The Best Total-Body Calisthenic Combination Exercises

By Nick Ng

Calisthenics -- derived from the Greek words "kalos" and "sthenos," which mean "beautiful strength" -- are exercises that improve grace, flexibility, strength, balance and stability with your body weight as your resistance. Although calisthenic exercises are usually performed without equipment, some exercises use apparatuses to help you move, such as a wooden pole, parallel bars, gymnastics rings or Indian clubs. With so many different kinds of calisthenic exercises, the best total-body ones are those that suit your fitness level and goals.

Movement, Not Body Parts

Unlike most modern gym exercises, calisthenic exercises focus on movement, incorporating nearly every muscle in your body. They're best demonstrated in gymnastics, martial arts, yoga and dance, in which you coordinate and control your body through space and against gravity. Body positioning is very important to your movements, as being strong or limber in one exercise doesn't mean that you can perform equally well in another activity that uses the same muscle groups. For example, doing numerous situps and crunches to strengthen your abs won't improve their function for boxing or golf, because these exercises are done in a different body position than the sports. Fitness educator Paul Chek recommends that to improve certain muscle functions, you must train your body in the similar position as the sport demands.

Getting Old School

Beginners can start with calisthenics movements that move the body in one direction, such as pushups, squats, lunges, stepups and pullups. These exercises teach you to control and coordinate movement with your whole body in one direction while overcoming your own body weight's resistance. They're also progressive, meaning that you can adjust their difficulty. For example, you can use parallel bars or a squat bar on a squat rack to adjust the height of your pushups and pullups. Once you can perform the basic calisthenic exercises, progress to adding different directions to them, such as lunging and doing stepups in different directions -- to the side, diagonally in front of you or behind you. Depending on the exercise, adjust the challenge by changing how you position your hands, the distance between your feet or the speed with which you move.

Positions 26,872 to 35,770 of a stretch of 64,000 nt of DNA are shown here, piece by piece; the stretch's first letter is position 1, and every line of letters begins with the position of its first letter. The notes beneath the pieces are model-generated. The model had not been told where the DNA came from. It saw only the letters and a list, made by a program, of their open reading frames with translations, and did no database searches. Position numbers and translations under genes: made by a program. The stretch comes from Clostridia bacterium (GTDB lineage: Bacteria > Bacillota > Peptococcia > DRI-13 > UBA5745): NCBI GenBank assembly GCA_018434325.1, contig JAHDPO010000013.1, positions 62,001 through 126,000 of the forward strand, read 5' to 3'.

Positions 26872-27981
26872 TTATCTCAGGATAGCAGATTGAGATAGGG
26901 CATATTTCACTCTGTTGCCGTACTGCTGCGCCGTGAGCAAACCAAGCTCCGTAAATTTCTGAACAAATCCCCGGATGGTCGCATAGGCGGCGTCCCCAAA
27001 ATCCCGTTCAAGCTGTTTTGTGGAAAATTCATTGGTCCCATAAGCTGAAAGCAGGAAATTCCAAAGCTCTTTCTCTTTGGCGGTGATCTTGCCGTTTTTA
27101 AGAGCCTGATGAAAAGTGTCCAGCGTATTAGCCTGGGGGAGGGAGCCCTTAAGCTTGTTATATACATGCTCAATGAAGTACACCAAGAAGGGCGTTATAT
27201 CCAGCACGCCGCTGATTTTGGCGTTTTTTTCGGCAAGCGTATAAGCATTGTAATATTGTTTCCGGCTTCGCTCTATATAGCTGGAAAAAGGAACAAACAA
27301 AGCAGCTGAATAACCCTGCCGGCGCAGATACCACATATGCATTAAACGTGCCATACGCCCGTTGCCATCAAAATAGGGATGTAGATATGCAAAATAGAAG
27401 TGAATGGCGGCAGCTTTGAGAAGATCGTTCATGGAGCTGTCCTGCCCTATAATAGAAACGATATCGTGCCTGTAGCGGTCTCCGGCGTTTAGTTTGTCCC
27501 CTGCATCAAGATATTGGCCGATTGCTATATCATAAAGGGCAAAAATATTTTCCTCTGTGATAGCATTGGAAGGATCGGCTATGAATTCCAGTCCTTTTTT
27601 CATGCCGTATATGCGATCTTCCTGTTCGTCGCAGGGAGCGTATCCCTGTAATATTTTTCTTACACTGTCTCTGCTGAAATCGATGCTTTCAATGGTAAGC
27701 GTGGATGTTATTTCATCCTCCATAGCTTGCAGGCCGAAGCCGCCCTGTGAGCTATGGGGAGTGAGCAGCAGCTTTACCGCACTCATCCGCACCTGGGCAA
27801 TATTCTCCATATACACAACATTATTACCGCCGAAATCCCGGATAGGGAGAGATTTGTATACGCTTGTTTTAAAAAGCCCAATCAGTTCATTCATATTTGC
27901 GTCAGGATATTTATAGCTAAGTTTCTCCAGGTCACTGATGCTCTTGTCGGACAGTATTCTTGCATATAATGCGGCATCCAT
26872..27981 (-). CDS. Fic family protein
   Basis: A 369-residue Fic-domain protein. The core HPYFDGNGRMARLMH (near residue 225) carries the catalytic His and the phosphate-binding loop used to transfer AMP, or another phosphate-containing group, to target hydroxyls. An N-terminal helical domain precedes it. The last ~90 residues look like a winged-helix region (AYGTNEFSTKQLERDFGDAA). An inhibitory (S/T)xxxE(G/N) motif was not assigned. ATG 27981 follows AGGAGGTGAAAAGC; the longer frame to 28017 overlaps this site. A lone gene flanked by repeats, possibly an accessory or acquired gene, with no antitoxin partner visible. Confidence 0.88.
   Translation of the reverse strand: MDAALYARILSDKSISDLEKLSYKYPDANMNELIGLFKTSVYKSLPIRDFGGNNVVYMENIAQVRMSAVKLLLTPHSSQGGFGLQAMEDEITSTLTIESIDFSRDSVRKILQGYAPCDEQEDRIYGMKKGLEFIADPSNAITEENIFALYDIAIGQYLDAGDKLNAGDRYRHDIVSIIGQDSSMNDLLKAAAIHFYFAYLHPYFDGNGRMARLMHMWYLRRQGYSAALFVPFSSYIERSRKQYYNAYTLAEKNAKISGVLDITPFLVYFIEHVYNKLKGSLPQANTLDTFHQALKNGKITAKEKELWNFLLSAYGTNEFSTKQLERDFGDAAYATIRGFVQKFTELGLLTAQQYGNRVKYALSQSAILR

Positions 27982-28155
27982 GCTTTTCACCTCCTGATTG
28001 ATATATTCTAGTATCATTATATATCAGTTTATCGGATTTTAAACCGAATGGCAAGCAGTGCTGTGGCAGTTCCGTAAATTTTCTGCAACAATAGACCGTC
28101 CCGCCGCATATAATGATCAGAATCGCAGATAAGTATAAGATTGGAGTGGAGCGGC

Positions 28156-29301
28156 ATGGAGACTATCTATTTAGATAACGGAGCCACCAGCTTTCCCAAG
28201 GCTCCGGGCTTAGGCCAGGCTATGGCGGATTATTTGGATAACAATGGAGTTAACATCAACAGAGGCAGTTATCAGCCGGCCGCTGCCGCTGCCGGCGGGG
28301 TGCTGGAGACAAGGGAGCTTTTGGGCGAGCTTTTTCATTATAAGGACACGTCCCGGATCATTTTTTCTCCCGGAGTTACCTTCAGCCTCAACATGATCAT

You can take almost any basic calisthenic exercise and speed it up, allowing your muscles to contract quickly and forcefully in a reflexive manner. Since most sports and activities require you to perform bursts of powerful movements over a short period of time, such as tennis and martial arts, plyometrics can get you conditioned for the next competition with less fatigue and faster reflexes. Plyometric training involves repetitively moving your body as fast as you can. Sample exercises include squat jumps, power lunges, power pushups, kip-ups on a pullup bar and box jumps. Because of the high-intensity nature of plyometric training, this may not be suitable for those with cardiovascular, metabolic or pulmonary diseases or disorders. If you're new to plyometric training, work with a qualified exercise professional before training on your own.

Quiet the Mind

Total-body calisthenics don't always have to be sweaty and exhausting. If you have a very stressful day, the best calisthenic exercises slow down your thoughts, calm your mind and decrease your headaches with deep breathing, body awareness and meditation. Yoga and tai chi are common practices in which you move through space and hold certain positions for a period of time -- from a few seconds to a minute. Almost all exercises are performed with just your body weight, although sometimes a little bit of prop -- such as a yoga block or a sword -- can be useful to facilitate movements.


About the Author

Nick Ng has been writing fitness articles since 2003, focusing on injury prevention and exercise strategies. He has covered health for "MiaBella" magazine. Ng received his Bachelor of Arts in communications from San Diego State University in 2001 and has been a certified fitness coach with the National Academy of Sports Medicine since 2002.

Related Articles

More Related